With ever increasing frequency, the Heritage Tree Care Consulting Arborists are being called upon to investigate and manage trees suspected of being infected by the Phellinus noxious fungus. This fungus, which is a natural component of rainforest environments, is a brown root rot which causes decay, ultimately cutting off the trees water and nutrient supply resulting in the death of the host tree.
This tree pathogen is becoming an increasing problem in urban and amenity gardens as it results in an increased potential for tree failure in environments where risk mitigation forms an integral part of the tree management process.
The fungus is spread by root to root contact and potentially with airborne spores produced by the fruiting bodies. These fruiting bodies may present as a characteristic stocking on the roots and trunks, with a white margin when actively growing, turning cinnamon-brown with age. The resupinate form is smooth and flat and grows flush with the underside of logs and buttress roots. Not all infected trees display a stocking, and excavation of the root collar can sometimes be required to diagnose infected trees.
Stumps of infected trees can remain as a source of infection with the disease capable of remaining viable within the soil for up to 60 years. The mulch of infected trees can also spread the disease if not properly composted. As a result, new plantings within infected sites may rapidly die if the source of the infection is not removed.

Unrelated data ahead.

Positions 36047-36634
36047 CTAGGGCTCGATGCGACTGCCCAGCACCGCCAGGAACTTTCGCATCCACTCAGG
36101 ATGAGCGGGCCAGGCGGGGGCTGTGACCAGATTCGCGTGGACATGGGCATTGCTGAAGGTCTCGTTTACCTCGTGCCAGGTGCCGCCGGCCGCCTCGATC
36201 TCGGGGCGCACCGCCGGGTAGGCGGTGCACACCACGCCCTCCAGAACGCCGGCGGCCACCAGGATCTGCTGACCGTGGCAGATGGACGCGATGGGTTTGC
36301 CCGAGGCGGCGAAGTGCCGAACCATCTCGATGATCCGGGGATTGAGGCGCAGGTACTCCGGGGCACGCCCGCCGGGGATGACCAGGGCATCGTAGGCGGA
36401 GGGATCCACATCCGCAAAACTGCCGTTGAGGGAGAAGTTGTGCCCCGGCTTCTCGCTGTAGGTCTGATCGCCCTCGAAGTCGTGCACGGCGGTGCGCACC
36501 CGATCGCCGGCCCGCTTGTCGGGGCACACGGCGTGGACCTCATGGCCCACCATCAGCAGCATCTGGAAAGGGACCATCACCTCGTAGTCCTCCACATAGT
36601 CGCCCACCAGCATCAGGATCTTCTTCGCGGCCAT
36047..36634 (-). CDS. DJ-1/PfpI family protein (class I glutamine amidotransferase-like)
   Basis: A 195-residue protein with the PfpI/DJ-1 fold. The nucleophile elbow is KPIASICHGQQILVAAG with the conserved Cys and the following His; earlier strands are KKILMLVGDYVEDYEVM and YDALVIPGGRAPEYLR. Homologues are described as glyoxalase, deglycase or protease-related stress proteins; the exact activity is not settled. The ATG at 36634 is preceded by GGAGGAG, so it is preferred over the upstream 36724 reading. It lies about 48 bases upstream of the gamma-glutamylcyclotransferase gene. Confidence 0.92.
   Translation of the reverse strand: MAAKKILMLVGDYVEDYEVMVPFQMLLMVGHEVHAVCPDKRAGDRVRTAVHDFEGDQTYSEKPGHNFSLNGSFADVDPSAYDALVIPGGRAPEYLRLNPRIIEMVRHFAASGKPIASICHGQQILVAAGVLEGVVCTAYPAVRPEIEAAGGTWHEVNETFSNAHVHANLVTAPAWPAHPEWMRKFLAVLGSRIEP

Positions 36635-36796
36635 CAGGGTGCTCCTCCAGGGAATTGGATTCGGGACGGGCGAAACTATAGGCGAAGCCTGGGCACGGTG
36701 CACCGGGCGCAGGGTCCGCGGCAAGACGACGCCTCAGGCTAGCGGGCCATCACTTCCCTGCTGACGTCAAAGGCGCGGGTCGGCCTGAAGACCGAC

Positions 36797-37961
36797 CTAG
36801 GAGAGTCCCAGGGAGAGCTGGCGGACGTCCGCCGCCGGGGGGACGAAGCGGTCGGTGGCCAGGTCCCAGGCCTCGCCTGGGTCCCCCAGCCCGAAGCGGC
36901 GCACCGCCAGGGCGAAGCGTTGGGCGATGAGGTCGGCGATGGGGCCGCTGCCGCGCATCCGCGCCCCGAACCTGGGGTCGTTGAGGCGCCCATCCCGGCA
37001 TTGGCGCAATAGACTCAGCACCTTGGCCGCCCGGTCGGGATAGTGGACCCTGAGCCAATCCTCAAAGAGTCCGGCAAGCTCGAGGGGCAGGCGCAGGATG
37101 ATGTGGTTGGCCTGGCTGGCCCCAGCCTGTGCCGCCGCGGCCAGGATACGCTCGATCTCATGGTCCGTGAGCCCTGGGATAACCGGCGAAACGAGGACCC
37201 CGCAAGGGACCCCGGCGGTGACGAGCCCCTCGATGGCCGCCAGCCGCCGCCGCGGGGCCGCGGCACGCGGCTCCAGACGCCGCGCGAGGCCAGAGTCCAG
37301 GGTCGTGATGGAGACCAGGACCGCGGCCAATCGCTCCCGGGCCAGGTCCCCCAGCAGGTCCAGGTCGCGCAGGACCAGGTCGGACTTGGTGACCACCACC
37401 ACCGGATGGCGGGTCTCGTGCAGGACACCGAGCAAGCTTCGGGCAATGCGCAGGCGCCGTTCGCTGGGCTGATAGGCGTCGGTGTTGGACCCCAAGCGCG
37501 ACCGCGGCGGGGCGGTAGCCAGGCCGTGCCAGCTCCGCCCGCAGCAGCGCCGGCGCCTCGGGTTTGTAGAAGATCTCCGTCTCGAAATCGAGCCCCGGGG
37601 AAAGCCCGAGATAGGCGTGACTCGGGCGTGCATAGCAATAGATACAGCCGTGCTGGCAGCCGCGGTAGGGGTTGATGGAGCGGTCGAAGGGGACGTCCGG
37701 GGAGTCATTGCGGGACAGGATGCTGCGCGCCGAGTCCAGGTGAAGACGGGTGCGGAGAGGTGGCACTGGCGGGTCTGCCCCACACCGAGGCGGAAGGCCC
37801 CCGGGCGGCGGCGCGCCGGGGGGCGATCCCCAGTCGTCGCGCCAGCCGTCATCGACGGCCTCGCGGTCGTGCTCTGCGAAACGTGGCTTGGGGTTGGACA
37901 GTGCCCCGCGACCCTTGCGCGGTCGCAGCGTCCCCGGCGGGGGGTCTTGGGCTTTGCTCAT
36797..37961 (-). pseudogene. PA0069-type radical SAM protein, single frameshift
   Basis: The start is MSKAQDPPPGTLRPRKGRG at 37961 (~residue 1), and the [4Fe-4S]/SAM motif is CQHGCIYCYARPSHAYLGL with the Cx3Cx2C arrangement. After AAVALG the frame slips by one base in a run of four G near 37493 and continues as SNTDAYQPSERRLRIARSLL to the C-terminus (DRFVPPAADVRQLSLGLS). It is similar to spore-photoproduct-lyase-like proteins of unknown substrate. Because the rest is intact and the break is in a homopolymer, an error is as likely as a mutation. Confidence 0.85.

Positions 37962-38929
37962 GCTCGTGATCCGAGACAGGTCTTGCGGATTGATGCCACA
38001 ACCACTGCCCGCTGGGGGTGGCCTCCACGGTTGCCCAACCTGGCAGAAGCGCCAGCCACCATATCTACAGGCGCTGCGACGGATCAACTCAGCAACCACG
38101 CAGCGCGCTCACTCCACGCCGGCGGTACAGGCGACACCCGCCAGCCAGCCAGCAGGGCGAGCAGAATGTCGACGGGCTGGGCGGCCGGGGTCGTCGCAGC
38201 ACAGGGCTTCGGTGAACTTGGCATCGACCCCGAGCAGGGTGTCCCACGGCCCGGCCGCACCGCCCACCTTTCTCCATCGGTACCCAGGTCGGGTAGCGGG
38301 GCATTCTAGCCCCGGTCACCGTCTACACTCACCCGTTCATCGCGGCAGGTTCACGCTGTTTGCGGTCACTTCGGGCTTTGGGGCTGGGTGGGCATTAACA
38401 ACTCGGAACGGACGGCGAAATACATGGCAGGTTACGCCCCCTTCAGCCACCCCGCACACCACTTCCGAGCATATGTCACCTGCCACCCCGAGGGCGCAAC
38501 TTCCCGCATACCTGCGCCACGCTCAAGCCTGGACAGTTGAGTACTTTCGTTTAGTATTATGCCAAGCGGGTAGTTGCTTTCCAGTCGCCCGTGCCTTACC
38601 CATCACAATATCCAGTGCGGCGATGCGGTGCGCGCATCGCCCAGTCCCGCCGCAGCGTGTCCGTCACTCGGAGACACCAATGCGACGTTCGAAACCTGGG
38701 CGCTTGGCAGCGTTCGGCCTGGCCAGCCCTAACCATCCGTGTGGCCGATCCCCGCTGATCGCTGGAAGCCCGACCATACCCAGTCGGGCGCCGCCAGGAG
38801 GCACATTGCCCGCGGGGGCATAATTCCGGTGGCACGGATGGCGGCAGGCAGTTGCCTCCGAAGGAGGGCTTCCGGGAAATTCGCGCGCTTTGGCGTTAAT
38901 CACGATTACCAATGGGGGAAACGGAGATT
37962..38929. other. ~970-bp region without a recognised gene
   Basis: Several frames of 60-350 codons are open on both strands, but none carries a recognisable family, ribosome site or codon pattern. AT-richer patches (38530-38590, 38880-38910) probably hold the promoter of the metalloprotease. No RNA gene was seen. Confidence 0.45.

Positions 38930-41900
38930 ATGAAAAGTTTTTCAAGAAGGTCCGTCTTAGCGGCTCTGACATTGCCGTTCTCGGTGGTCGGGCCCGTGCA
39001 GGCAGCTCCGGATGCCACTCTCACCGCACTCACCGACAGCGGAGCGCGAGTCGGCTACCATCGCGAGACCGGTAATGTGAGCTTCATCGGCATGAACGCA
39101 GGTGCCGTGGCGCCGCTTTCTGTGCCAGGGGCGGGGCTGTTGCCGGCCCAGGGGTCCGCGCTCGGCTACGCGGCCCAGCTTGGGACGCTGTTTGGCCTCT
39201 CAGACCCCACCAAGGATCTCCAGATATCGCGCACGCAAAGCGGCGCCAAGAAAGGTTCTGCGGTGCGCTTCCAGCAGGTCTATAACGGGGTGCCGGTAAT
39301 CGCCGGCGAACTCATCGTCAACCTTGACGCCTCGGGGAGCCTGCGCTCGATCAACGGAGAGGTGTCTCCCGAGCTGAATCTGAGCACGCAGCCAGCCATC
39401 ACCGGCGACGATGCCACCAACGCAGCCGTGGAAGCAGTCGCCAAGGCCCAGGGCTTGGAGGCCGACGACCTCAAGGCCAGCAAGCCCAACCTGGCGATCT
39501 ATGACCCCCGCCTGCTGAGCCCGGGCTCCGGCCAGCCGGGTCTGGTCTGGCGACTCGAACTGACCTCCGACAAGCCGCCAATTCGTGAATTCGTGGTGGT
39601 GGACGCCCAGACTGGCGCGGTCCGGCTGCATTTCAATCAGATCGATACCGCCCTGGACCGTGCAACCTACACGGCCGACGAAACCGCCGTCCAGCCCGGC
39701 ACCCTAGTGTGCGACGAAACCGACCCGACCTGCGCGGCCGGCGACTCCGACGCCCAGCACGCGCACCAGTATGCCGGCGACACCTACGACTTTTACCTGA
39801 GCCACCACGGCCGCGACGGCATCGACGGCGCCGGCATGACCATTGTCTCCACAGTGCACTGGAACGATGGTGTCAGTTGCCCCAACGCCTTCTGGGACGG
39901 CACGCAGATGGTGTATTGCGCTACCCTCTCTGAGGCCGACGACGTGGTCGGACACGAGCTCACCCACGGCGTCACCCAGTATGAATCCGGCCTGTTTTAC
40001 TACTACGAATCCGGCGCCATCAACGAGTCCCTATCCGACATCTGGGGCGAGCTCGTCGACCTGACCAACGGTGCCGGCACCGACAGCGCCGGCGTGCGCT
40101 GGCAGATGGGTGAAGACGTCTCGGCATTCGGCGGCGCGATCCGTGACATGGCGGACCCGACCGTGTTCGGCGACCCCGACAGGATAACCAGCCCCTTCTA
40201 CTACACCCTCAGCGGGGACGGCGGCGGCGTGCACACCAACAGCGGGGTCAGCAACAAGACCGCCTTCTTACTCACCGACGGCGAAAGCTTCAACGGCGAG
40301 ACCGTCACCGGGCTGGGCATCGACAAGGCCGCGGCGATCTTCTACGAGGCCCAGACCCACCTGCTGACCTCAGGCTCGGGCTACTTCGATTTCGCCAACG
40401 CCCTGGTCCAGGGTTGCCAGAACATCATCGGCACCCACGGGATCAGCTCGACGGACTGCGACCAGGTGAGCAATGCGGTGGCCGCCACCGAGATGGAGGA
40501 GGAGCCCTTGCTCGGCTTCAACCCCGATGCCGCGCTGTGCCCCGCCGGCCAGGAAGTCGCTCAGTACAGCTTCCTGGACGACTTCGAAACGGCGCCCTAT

Here are some interesting facts about this problematic pathogen:
- Known to affect over 200 species of tree from over 100 genera.
- Occurs along the east coast of Australia from Cape York to northern NSW.
- Is highly invasive and difficult to control.
- Wood becomes light, friable and honeycombed in the advanced stages of decay.
- In young trees wilting is followed by rapid death.
- In older trees progression can be slow, and trees may take many years to die.
Whilst this disease is difficult to control, there are some treatments that can be implemented to aid in the management of Phellinus noxious throughout the urban environment.
If removing infected trees, as many tree roots as possible should also be removed. This may require extensive excavations so is not always possible. The installation of tree root barriers may assist in isolating infected sites from surrounding areas and adjacent trees and vegetation.
Mulch from infected trees should be composted for a minimum of 16 weeks with regular turning and temperatures reaching 75°C. Mulch should be sieved to remove material >18mm before using.
Whilst chemical control of the fungus has been shown to slow or stop the progression of the fungus under laboratory conditions, this is not considered to be a viable control method in the urban environment. The application of beneficial Trichoderma spp. has been shown to significantly limit the progression of the fungus in trees and kill the disease in infected soils.
Heritage Tree Care continue to assist our clients and other tree managers in relation to the control of Phellinus noxious so if you think this may be a problem for you contact our consultants for further advise or to arrange an inspection of your tree assets.